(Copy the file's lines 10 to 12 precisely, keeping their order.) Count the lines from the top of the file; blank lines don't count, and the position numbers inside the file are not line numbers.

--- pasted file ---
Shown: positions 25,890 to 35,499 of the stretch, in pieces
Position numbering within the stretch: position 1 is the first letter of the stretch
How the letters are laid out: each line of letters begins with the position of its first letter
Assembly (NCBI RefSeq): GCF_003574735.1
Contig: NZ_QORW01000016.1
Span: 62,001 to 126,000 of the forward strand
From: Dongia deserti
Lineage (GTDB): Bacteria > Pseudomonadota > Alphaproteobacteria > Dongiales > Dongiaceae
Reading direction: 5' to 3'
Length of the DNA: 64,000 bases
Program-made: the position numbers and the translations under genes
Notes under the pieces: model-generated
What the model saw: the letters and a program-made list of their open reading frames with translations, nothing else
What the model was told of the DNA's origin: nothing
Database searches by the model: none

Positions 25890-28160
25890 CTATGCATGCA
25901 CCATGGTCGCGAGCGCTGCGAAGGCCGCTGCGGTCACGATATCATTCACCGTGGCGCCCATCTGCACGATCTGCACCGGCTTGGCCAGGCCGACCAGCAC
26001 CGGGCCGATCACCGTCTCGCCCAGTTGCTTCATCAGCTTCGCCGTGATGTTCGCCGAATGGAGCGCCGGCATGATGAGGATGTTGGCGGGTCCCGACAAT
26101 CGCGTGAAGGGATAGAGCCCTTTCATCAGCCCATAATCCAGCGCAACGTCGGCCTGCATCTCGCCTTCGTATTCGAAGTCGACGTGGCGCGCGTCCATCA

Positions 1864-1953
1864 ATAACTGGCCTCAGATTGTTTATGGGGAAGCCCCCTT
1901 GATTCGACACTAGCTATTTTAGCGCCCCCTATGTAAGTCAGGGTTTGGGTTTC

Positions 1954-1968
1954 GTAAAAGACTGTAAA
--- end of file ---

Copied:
Length of the DNA: 64,000 bases
Program-made: the position numbers and the translations under genes
Notes under the pieces: model-generated